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© D. Weld, D. Fox 39 Good enough? Chess: branching factor b≈35 game length m≈100 search space b m/2 ≈ 35 50 ≈ 10 77 The Universe: number of atoms ≈ 10 78 age ≈ 10 21 milliseconds

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© D. Weld, D. Fox 40 Partial State Spaces Strategies: search to a fixed depth iterative deepening (most common) stop only at ‘quiescent’ nodes

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© D. Weld, D. Fox 42 Evaluation Function When search space is too large, create game tree up to a certain depth only. Art is to evaluate positions that are not terminal states. Example of simple evaluation criteria in chess: Material worth: pawn=1, knight =3, rook=5, queen=9. Other: king safety, good pawn structure Rule of thumb: 3-point advantage = certain victory eval(s) = w1 * material(s) + w2 * mobility(s) + w3 * king safety(s) + w4 * center control(s) +...

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© D. Weld, D. Fox 43 Cutting off search Does it work in practice? b m = 10 6, b=35 m=4 4-ply lookahead is a hopeless chess player! 4-ply ≈ human novice 8-ply ≈ typical PC, human master 12-ply ≈ Deep Blue, Kasparov

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© D. Weld, D. Fox 44 Transposition Tables Game trees contain repeated states In chess, e.g., the game tree may have 35 100 nodes, but there are only 10 40 different board positions Similar to closed list in search, maintain a transposition table Got its name from the fact that the same state is reached by a transposition of moves.

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© D. Weld, D. Fox 45 Game Playing in Practice Checkers: Chinook ended 40 year reign of human world champion Marion Tinsley in 1994; used an endgame database defining perfect play for all positions involving 8 or fewer pieces on the board, a total of 443,748,401,247 positions (!) Chess: Deep Blue defeated human world champion Gary Kasparov in a 6 game match in 1997. Deep Blue searches 200 million positions per second, uses very sophisticated evaluation, and undisclosed methods for extending some lines of search up to 40 ply Othello: human champions refuse to play against computers because software is too good Go: human champions refuse to play against computers because software is too bad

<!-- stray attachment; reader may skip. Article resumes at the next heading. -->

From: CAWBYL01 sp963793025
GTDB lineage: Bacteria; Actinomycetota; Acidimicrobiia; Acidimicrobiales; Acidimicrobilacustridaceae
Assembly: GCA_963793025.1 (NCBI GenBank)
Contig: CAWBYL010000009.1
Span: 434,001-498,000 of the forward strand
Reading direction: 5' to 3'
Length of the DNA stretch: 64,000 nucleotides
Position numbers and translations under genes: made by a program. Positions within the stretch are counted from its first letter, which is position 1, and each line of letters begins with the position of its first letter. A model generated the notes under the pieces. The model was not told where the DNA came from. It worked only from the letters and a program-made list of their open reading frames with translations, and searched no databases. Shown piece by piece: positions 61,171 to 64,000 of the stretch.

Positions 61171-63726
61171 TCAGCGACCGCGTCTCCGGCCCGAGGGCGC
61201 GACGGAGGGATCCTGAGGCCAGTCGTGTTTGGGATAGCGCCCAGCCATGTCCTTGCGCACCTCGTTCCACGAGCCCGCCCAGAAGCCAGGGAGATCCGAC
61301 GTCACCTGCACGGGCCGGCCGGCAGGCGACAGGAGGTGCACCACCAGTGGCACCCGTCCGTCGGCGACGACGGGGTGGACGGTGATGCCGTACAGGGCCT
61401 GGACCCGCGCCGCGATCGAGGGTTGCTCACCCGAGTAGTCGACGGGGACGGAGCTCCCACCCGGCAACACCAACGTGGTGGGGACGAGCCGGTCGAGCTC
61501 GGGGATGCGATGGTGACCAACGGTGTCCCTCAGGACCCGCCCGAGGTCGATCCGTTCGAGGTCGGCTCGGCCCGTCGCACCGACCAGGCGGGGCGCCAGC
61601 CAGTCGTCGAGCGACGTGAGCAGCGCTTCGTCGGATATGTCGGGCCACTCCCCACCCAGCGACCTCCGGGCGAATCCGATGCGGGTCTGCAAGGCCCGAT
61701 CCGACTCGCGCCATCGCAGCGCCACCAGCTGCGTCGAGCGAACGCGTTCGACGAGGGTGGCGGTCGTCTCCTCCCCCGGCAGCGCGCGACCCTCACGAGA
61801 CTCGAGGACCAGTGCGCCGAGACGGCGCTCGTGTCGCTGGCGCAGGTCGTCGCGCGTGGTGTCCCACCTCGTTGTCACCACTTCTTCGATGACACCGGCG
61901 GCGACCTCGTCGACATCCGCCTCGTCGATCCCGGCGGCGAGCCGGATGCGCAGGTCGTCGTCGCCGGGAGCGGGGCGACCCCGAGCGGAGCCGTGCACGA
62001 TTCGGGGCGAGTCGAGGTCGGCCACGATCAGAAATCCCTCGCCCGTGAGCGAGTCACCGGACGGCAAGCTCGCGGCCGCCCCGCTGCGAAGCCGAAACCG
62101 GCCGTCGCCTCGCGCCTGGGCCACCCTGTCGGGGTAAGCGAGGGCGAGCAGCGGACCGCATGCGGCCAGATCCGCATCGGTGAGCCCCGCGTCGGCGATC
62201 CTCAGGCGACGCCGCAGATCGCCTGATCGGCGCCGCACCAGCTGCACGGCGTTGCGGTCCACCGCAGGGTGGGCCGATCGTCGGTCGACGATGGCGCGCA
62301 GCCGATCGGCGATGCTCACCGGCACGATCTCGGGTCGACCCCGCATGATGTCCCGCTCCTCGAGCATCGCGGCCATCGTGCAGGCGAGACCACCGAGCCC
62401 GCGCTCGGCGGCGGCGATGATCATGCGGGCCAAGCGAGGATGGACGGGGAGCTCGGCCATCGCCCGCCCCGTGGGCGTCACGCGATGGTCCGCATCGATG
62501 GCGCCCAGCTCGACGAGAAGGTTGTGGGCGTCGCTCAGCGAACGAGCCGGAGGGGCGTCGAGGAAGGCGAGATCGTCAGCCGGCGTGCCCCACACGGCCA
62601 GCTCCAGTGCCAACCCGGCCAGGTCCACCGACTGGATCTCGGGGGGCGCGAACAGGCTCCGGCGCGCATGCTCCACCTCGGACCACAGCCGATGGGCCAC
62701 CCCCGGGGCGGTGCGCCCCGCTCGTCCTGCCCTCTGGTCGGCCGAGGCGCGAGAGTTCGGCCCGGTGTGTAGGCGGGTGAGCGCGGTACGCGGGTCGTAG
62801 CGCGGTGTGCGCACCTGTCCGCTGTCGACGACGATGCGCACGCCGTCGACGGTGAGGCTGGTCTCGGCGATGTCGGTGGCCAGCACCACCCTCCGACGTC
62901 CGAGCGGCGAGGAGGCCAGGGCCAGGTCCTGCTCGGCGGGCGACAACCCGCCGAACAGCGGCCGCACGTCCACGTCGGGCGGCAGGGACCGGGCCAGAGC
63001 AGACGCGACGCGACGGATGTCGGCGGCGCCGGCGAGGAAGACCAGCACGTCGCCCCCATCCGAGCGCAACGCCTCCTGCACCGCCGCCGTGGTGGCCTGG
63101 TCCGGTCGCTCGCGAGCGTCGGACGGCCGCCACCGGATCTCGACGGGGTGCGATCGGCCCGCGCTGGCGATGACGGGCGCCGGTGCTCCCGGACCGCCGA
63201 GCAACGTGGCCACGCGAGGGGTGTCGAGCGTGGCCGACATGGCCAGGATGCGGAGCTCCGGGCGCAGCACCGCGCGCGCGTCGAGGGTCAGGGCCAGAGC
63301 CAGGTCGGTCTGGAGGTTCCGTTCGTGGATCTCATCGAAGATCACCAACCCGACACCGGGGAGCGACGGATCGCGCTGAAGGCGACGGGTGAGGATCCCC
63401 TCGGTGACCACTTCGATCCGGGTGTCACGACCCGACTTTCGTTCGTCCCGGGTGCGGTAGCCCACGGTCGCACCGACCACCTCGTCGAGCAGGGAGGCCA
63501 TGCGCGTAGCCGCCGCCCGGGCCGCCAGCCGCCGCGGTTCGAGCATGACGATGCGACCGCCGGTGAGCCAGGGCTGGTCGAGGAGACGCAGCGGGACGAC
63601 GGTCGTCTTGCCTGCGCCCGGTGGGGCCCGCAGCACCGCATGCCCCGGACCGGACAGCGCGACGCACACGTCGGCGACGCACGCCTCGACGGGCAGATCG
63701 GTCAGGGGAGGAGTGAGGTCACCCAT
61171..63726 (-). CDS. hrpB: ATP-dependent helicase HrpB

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© D. Weld, D. Fox 46 Summary of Deterministic Games Basic idea: minimax -- too slow for most games Alpha-Beta pruning can increase max depth by factor up to 2 Limited depth search may be necessary Static evaluation functions necessary for limited depth search and help alpha-beta Opening game and End game databases can help Computers can beat humans in some games (checkers, chess, othello) but not in others (Go)

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© D. Weld, D. Fox 47 Other Games chess, checkers, go, othello backgammon, monopoly bridge, poker, scrabble Imperfect information Perfect information deterministic chance

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© D. Weld, D. Fox 48 Games that Include an Element of Chance White has just rolled 6-5 and has 4 legal moves.

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© D. Weld, D. Fox 49 Game Tree for Games with an Element of Chance In addition to MIN- and MAX nodes, we need chance nodes (e.g., for rolling dice). Search costs increase: Instead of O(b d ), we get O((bn) d ), where n is the number of chance outcomes.

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© D. Weld, D. Fox 50 Imperfect Information E.g. card games, where opponents’ initial cards are unknown Idea: For all deals consistent with what you can see compute the minimax value of available actions for each of possible deals compute the expected value over all deals